Living rooms on one floor can be connected to form a large common room. Photo: Ståle Eriksen

The aim of the project is not only to provide affordable living space for poor creative people – whose skills range from printmaking to photography to video art – but also to contribute something for the neighborhood to use a little of the known ability of the artist Bring a bit of life to a place. The ground floor is a glass-walled communal space where artists create and display their work, host adult education courses or parties, or anything that could add to the life of the area. (The light-flooded apartments are also good places to work, but the tenants do not get individual studio rooms.)

The apartments are also designed not just as isolated residential units, but as part of the community of the entire block. Residents are encouraged to take responsibility for the management. On one floor there are double doors in the partition walls between the apartments, which are soundproofed when closed and can be opened to connect the living room to a large common room. The arrangement of the block with three apartments each on the four above-ground floors, which can be reached via the shared balconies, promotes communication between the apartments.

A house for artists APPARATA Photography by Ståle Eriksen
Through the round window … Photo: Ståle Eriksen

An artist house is a work of simple joys and simple good things. Its design is based on a clever interpretation of the fire escape regulations; The provision of external balconies on either side of the block eliminates the need for internal corridors.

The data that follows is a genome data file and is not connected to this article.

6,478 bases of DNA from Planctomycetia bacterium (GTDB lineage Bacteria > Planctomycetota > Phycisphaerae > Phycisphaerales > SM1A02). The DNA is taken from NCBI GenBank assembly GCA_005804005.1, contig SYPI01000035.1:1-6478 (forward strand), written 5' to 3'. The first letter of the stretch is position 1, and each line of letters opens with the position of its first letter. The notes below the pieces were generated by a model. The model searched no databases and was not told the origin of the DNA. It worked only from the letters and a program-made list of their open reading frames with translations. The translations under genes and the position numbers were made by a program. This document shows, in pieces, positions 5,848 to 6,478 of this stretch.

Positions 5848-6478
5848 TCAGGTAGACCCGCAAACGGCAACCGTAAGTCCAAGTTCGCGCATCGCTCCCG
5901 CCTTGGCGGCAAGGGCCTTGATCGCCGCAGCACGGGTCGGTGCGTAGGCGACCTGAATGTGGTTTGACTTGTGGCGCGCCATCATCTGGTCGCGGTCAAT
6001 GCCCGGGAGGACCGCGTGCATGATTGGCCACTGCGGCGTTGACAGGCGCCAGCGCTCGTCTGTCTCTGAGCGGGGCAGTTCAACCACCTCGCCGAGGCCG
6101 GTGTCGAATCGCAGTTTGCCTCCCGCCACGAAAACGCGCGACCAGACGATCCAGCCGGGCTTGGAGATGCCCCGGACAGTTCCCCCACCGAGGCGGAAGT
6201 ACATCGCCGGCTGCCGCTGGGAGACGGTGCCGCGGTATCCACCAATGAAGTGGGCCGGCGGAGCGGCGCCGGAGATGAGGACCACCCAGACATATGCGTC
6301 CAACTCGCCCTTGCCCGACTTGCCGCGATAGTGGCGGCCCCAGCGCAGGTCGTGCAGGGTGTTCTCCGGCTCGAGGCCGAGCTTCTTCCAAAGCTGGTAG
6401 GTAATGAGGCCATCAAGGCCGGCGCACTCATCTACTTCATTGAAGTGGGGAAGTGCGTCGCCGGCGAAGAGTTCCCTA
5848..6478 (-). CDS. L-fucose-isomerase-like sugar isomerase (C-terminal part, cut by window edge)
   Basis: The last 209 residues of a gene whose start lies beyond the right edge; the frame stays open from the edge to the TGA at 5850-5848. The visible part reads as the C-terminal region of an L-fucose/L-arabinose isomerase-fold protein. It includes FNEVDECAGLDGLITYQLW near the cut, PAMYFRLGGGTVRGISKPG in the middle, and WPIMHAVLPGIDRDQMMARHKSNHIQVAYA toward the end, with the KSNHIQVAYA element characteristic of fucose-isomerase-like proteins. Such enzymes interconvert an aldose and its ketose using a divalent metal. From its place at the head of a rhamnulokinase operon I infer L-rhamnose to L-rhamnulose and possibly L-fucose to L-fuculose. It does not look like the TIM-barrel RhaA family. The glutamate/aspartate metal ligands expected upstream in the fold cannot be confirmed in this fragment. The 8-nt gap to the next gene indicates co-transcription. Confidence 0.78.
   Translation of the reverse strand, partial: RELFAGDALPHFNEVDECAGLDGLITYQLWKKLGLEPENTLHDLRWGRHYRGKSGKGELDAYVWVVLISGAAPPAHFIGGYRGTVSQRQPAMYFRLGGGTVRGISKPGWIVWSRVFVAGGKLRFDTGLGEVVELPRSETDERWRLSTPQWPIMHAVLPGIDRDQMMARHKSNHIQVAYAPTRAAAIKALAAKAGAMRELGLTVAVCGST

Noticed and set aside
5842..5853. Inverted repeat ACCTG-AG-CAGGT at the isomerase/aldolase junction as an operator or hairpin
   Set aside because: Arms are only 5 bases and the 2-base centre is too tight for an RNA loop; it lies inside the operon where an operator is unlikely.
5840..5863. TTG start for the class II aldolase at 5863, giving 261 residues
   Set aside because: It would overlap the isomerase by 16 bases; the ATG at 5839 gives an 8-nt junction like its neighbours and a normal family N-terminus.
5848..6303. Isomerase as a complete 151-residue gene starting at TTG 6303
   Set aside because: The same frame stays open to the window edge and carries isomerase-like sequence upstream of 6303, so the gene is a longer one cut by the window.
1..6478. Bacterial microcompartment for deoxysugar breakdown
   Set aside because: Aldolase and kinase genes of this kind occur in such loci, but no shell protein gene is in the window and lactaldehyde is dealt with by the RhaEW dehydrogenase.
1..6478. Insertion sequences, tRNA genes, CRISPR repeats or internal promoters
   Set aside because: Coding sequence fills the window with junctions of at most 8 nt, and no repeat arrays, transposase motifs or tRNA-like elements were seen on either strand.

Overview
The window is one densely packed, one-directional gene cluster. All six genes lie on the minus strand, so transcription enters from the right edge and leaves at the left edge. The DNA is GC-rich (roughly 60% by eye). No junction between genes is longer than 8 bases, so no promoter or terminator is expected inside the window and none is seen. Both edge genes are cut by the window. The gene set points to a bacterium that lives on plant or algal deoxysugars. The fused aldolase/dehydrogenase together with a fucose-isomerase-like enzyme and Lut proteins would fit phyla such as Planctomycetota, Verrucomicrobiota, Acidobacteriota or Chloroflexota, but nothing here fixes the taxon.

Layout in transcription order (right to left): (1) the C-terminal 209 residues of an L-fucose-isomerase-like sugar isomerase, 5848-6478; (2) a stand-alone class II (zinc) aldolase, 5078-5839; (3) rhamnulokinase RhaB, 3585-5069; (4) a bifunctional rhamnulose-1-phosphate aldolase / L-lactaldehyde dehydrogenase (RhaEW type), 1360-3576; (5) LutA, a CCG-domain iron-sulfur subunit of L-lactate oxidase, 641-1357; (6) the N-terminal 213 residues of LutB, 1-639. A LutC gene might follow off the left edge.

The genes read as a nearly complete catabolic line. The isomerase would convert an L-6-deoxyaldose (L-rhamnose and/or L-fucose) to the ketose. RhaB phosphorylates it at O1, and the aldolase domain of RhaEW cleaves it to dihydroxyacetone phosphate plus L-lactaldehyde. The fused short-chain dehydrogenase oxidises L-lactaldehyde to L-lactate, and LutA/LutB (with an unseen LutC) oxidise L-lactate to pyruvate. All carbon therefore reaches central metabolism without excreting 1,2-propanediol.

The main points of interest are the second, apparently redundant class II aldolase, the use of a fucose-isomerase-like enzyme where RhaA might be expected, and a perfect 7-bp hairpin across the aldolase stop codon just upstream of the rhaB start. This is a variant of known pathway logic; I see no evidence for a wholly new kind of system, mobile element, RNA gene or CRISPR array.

It also has architectural intelligence. The joints in the concrete are carefully placed to create the illusion that the building is made up of large masonry blocks, adding to the impression of strength. It looks like columns and beams – basic elements of architecture at least since ancient Egypt. But then, when things get too serious, it lifts the mood with circles and triangles cut into the walls like children’s toys, with more triangular shapes on the roofline.

It is possible to speak to the different elements of the William Street neighborhood, a current regeneration project that is next door. This is a bizarre combination of tall, somber gray blocks that are eerie like the least charming 1960s mansions and rows of small pitched brick houses. An artist’s house, with its triangles and rectangles and medium-sized scale, is somewhat of both, but is more appealing than both.

It’s a bold and punchy building that’s big and small and big and intimate at the same time. It’s more robust than exquisite, strict more than cozy, but still a place that you can call home. Create London sees it as a prototype: Now that you have your barking example, you want to introduce the idea elsewhere. We hope more of these will be built, and not just for creative people. All new apartments have something to learn from A House for Artists.